But...they hung on, and by nightfall the Western Allies had a toehold on the European continent they never relinquished. Before another June would arrive those armies would be along the Elbe and the war in Europe would be over.

That is a peculiarly American myopia to see D-Day as - in the words of LTC Bateman - "...on this day, this morning, 70 years ago...the world began to change."

That's not to say that D-Day wasn't a major event in World War 2, or a major historical event. That's not to say that the men - and women - who came ashore didn't play an important role in defeating the Axis.
But it was less than three weeks later that the Soviet Army opened up Oперация Багратион (Operatsiya Bagration). Operation Bagration destroyed an entire German Army Group and unhinged the Eastern Front. In that operation, lasting from June to July 1944 Armeegruppe Mitte...
"lost about a quarter of its Eastern Front manpower, similar to the percentage of loss at Stalingrad (about 17 full divisions)...included many experienced soldiers, NCOs and other officers, which at this stage of the war the Wehrmacht could not replace. An indication of the completeness of the Soviet victory is that 31 of the 47 German divisional or corps commanders involved were killed or captured. Exact German losses are unknown, but newer research indicates around 400,000 overall casualties. Soviet losses were also substantial, with 180,040 killed and missing, 590,848 wounded and sick, together with 2,957 tanks, 2,447 artillery pieces, and 822 aircraft also lost." (Wiki 2014)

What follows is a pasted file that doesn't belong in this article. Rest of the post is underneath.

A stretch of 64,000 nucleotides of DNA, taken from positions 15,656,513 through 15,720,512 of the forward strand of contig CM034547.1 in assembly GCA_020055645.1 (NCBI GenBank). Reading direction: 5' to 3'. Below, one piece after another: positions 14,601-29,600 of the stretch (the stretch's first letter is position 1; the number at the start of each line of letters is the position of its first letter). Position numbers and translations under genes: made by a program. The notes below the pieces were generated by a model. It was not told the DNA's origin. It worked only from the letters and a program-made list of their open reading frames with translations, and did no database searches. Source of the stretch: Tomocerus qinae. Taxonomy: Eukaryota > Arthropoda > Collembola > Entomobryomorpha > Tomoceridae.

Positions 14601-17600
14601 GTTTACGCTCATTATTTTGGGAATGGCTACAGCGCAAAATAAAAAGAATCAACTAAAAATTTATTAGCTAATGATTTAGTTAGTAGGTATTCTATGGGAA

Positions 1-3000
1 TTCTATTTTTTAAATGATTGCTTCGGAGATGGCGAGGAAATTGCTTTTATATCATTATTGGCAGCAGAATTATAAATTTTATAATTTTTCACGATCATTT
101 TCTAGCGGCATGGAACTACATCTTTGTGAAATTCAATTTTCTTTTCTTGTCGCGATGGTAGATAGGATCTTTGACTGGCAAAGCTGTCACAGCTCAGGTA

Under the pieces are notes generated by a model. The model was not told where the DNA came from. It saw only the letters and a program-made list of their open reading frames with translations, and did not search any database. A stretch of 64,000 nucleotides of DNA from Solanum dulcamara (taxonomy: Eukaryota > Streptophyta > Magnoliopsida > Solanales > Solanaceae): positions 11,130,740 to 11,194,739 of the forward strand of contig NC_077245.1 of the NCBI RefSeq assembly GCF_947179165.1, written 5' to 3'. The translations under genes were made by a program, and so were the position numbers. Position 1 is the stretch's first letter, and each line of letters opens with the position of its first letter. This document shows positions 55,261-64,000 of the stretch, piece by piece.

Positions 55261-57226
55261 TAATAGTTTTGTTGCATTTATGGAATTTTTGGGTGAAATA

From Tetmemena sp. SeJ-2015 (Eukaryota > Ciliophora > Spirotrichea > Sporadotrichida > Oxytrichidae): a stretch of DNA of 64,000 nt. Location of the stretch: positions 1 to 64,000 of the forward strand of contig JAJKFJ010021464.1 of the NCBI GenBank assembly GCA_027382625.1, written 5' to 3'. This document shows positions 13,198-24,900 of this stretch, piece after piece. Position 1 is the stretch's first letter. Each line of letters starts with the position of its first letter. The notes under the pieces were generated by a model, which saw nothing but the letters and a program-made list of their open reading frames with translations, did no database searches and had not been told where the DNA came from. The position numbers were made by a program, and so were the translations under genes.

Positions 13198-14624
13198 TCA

I don't think we, that is, the people of the United States, have ever come to terms with the fact that the "Greatest Generation" of World War 2 was, very likely, the Soviet subjects born in the Teens and Twenties who fought, and died in millions to roll back the Nazi invasions. What destroyed the fighting strength of Germany was, largely, the Soviet Union. So when you read all the veneration of this day in the Western popular press, it's well to pause and consider that.


My father's generation, and the Western world they helped create, was shaped by days like this day seventy years ago. The importance of D-Day to them, and thus to us, is hard to elide...although we, at this remove, might do well to listen carefully past the speeches and paeans to the invasion beaches for the distant thunder of the guns in Ukraine and Belorussia. Those caught in the firestorm can't afford to spend time looking at the horizon; it is for those of us with space and time to be thoughtful and mindful that for all that what happens to us is the Most Important Thing in the World it is often our own viewpoint that distorts the size and shape of events, and that viewpoint is often skewed by hate, or fear, or lust, or simple ignorance.